Commentary: Hail to Mr. Tough Guy, our divider in chief

On June 1 at 7 p.m., President Donald Trump appeared like George C. Scott’s Patton in front of a large American flag to announce that he was ending violence in America. He had decided to play Mr. Tough Guy to counter the image of him cowering in the basement bunker of the White House while unarmed protesters chanted outside.

Without promising to acknowledge the inequities in racial justice that triggered the demonstrations, the president said he approved peaceful protest. Then, he launched into a get-tough diatribe and – for those who didn’t recognize this as the partisan campaign rally that it was – he even added that he was defending the Second Amendment.

As he spoke, police confronting the peaceful, mostly white, student-age demonstrators in the street in front of the White House charged into the crowd, knocking kids down. The heavily armored, shield- and baton-wielding police were followed by a row of mounted cops in a scene that would do justice to the tsar’s cavalry, accompanied by tear gas and flash-bangs for additional effect.

The reason for the violent end to the peaceful demonstration was soon apparent as our great leader himself strode out of the White House and across the now-empty street. He was accompanied by a coterie of all-white followers including the attorney general, the press secretary and his daughter and son-in-law. Mr. Trump stopped in front of the “church of presidents” (which he very rarely attends), turned and held up a Bible. He said nothing. It was all a photo op. Jesus could hardly have been entertained.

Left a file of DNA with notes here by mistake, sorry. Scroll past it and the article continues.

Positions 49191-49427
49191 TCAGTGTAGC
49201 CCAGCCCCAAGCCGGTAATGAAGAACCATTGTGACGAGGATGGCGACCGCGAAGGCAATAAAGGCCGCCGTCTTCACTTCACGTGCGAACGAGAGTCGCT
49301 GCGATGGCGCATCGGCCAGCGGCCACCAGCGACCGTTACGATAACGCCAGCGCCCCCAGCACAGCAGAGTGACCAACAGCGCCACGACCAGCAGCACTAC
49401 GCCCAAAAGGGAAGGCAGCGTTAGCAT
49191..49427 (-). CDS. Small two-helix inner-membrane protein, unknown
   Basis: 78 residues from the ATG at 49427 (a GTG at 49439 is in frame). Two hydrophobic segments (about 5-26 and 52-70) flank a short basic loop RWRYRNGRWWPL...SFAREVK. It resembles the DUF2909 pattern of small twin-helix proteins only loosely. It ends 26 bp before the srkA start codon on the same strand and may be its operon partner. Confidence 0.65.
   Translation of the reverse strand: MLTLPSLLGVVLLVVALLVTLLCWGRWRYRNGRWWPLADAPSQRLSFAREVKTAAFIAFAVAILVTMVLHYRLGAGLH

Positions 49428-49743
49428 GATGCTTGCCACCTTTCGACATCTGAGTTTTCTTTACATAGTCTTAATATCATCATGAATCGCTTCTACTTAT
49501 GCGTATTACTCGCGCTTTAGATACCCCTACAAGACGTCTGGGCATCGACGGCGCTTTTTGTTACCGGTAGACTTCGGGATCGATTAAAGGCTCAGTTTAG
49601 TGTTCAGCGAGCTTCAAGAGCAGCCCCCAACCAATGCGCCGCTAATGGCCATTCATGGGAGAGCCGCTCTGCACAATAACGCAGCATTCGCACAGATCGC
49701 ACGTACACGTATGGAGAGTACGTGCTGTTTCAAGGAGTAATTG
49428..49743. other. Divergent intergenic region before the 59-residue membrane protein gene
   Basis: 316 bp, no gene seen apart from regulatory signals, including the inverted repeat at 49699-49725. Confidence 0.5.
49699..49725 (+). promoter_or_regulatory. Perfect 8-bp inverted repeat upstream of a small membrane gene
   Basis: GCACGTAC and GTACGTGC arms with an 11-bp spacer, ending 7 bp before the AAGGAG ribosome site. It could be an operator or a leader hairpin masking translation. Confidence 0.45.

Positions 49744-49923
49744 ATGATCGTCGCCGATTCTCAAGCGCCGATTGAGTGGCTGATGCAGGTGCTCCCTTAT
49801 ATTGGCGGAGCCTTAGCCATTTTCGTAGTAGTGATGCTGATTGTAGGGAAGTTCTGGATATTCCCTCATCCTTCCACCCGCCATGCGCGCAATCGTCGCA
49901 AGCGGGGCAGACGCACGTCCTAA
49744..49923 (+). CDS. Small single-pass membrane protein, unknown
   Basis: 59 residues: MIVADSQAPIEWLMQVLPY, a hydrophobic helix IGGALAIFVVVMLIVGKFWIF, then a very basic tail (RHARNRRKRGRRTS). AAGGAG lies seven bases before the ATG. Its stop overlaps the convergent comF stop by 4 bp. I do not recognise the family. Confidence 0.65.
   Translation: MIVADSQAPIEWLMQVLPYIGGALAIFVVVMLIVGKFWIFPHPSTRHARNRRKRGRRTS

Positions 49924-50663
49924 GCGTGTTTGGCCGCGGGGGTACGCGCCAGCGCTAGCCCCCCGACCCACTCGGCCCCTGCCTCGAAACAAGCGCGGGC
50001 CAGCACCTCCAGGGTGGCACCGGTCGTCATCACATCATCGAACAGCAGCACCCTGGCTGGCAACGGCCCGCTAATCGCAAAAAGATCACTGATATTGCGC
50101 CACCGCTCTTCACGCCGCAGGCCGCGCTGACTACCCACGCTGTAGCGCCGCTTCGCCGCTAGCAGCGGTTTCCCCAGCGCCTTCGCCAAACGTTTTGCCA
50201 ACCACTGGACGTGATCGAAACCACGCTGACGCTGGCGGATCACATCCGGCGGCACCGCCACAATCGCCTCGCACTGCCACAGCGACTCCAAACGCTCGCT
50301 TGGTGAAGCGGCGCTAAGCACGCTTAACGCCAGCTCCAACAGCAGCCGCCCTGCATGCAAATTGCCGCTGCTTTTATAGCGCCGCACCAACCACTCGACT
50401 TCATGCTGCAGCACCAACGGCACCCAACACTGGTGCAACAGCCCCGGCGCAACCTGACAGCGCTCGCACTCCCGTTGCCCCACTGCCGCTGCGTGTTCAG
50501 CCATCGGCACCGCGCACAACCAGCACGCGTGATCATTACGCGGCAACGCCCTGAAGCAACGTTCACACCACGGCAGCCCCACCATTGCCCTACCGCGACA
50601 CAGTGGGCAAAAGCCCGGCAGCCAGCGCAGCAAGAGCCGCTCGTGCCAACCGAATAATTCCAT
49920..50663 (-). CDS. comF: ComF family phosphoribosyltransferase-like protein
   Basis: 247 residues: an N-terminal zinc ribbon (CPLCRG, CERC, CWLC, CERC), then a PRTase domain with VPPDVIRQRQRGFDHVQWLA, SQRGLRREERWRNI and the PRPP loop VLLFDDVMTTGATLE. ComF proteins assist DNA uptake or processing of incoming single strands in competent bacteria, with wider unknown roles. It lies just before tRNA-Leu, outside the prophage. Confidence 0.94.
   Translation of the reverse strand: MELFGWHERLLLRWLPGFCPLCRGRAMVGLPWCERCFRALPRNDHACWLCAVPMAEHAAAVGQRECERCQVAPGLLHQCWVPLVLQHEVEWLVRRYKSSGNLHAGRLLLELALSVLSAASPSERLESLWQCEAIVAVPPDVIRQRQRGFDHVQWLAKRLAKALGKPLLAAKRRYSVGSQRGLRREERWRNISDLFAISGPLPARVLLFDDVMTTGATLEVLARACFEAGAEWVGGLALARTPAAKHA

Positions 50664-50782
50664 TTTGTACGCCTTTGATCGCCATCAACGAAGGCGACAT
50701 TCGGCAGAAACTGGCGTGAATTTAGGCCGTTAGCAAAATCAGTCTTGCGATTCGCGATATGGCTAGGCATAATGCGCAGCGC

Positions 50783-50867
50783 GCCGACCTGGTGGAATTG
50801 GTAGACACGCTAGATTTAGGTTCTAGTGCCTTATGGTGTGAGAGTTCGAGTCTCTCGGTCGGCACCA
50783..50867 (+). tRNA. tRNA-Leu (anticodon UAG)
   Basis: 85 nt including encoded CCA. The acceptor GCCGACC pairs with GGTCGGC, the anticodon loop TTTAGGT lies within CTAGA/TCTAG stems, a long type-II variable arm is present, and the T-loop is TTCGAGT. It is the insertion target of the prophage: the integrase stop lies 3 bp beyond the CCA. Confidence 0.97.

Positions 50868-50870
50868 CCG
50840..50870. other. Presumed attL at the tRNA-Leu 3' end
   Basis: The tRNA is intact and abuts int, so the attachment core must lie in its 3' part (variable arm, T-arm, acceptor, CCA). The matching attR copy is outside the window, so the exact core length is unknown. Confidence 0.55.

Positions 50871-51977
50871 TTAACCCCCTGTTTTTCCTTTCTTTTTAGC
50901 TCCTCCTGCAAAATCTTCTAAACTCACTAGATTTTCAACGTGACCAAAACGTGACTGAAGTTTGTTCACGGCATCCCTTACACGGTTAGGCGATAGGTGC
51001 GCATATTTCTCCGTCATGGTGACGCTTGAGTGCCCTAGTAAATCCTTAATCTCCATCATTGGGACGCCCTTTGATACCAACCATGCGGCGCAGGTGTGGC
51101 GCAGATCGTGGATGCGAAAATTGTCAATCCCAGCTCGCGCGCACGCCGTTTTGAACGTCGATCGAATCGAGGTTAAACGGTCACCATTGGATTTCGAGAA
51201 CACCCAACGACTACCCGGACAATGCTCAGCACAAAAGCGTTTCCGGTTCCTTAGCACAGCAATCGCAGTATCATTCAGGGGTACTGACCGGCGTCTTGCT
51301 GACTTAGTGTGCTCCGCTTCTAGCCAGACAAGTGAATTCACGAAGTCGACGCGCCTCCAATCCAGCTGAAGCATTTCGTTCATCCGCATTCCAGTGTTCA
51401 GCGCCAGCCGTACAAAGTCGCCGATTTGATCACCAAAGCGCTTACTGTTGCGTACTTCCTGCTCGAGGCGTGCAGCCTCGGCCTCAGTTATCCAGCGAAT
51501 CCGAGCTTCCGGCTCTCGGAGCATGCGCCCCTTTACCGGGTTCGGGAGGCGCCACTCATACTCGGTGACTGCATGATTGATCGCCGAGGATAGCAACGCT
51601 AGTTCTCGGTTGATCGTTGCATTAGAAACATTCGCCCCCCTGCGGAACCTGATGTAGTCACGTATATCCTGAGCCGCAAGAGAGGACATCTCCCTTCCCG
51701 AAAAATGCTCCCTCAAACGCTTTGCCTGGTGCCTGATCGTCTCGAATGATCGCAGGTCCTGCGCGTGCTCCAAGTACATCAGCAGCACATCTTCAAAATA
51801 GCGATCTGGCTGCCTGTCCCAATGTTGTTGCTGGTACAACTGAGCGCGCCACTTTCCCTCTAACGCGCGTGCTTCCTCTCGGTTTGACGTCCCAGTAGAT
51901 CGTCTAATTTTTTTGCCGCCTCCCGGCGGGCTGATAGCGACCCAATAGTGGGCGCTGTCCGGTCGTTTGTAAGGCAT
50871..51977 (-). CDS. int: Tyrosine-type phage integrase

After posing for a few pictures, Mr. Trump was apparently satisfied and triumphantly returned to the White House. Someone on staff confided to the press that this skit was enacted by and for the president so that people wouldn’t laugh at him. Ironically, the church bulletin board that he stood in front of announced support for peaceful protests. At the same time, a split-screen image of the painting of the slain George Floyd in Minneapolis looked like the image on the Shroud of Turin.

This charade was characteristic of President Trump. He isn’t capable of compassion or interested in unity. He is our preeminent divider in chief. His reign has been marked by increased economic inequality and skyrocketing debt, but the hallmarks of his single term in office will be the tragically bungled virus pandemic, economic collapse and racial violence. Pray that he doesn’t get a second term and please remember to vote in November. Hopefully, our country will still be recognizable by then.

Mike Apgar
Dover